The United States Department of Agriculture recently passed a mandate under pressure from food industry lobbyists that qualified pizza as a vegetable.
Child obesity rates across the country are skyrocketing. Where does the responsibility lie to make kids healthier?
Pizza Is A Vegetable; Didn't You Hear?
In November of 2011, Congress blocked a proposal to improve school lunch nutrition standards nationwide and in doing so, qualified pizza as a vegetable. Apparently the 2 tablespoons of tomato sauce on a slice of pizza were enough for Congress to view pizza as a satisfactory source of nutrition and a suitable alternative to vegetables.
The move caused a media uproar, as the decision seemed to fly directly in the face of common sense. Under pressure from food industry lobbyists and facing the fact that many school districts wouldn't be able to afford maintaining newly imposed federal guidelines, Congress opted against the plan to make lunches healthier for students nationwide.
What's been the fallout? Nothing, really. Kids are plump and fed, school lunches remain affordable, and our problem with adolescent and childhood obesity continues to grow (literally and figuratively).
Who Is Responsible For Kids?
The congressional mandate did more than qualify pizza as a vegetable; it blocked an initiative to incorporate more whole grains in school lunches and it kept french fries and other potato-based staples on the menu. Looking at a menu filled with french fries, burger, pizza and simple carbohydrates, what would you have for lunch every day?
The move made it clear that the government isn't on a timetable to mandate what kids eat, despite the recent and high-profile campaign by Michelle Obama to promote physical activity and healthy eating at schools. Congress is under enormous pressure from food industry lobbyists to maintain the status quo in schools, and schools themselves are under enormous financial stress around the country. As a result of these two factors, federal regulation of nutrition in schools is going a long way off.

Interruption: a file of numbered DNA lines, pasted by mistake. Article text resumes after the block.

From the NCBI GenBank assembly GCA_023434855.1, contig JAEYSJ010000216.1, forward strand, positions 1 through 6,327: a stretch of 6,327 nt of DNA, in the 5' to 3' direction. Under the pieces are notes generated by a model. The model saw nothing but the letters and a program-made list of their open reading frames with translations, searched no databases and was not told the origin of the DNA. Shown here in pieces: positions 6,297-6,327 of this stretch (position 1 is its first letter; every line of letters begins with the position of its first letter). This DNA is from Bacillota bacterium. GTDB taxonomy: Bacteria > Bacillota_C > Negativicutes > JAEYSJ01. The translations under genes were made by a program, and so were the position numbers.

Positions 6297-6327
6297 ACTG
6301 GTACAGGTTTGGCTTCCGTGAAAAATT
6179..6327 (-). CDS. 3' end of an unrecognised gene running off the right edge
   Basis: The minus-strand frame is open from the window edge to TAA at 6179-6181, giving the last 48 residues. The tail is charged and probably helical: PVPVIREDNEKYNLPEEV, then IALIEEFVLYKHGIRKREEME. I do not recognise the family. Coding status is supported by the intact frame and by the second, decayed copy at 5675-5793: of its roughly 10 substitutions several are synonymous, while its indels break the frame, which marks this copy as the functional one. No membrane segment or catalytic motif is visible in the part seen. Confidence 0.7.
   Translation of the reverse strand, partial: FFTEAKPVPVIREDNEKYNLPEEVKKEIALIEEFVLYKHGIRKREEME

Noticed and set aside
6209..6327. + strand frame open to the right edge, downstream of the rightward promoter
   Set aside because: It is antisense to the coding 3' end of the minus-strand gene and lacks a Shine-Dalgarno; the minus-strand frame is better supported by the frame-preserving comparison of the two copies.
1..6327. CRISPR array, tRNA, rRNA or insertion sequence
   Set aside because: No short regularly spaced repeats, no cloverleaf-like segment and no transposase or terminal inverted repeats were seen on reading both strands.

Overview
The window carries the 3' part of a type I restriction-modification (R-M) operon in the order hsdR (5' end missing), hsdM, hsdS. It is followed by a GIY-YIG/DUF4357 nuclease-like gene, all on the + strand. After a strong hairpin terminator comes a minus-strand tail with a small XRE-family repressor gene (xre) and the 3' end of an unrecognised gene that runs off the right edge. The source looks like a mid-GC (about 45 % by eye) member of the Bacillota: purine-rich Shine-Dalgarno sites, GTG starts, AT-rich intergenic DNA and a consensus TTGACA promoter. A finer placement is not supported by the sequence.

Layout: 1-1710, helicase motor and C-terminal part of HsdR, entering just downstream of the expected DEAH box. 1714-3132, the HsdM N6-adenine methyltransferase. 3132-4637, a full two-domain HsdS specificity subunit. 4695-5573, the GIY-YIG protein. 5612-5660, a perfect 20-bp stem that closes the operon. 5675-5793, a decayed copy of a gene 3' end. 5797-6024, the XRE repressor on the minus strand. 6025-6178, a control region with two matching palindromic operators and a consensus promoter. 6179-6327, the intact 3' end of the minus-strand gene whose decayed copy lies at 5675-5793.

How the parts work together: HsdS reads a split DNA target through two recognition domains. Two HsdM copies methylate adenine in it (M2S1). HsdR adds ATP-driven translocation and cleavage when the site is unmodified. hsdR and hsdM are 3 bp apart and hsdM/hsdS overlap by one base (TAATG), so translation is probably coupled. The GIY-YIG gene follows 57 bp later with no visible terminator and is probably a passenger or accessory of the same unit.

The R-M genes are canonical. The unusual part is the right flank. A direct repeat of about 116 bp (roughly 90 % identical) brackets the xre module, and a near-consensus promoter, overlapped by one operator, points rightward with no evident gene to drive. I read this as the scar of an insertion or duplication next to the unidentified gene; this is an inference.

It's up to the parents to do something about it.
Time and Money
Lobbying Congress costs a lot of money, so it's not surprising that the junk food companies that lobby Congress are also the ones running TV ads for their products. They have the capital to sustain high-profile political and advertising practices, while small farms and food companies that produce healthy and nutritious snacks for kids don't have that kind of pulling power.
Since when did healthy become the feeble minority? How has this come about?
Regardless of how it happened, it simply takes more time, work and money to be healthy. Fast food and snack companies have the capital to buy advertisements and airtime. Processed grains and sugary snacks are significantly cheaper than their healthier counterparts. It takes time and dedication to truly understand the difference between healthy and unhealthy. Unfortunately, many people can't spare the time and money it takes to be healthy these days.
Where Do You Stand?
We'd love to hear your thoughts! Tweet at us with your responses or comment in the comment section just below this entry. Let's get kids healthier! Share with us how you're doing your part.
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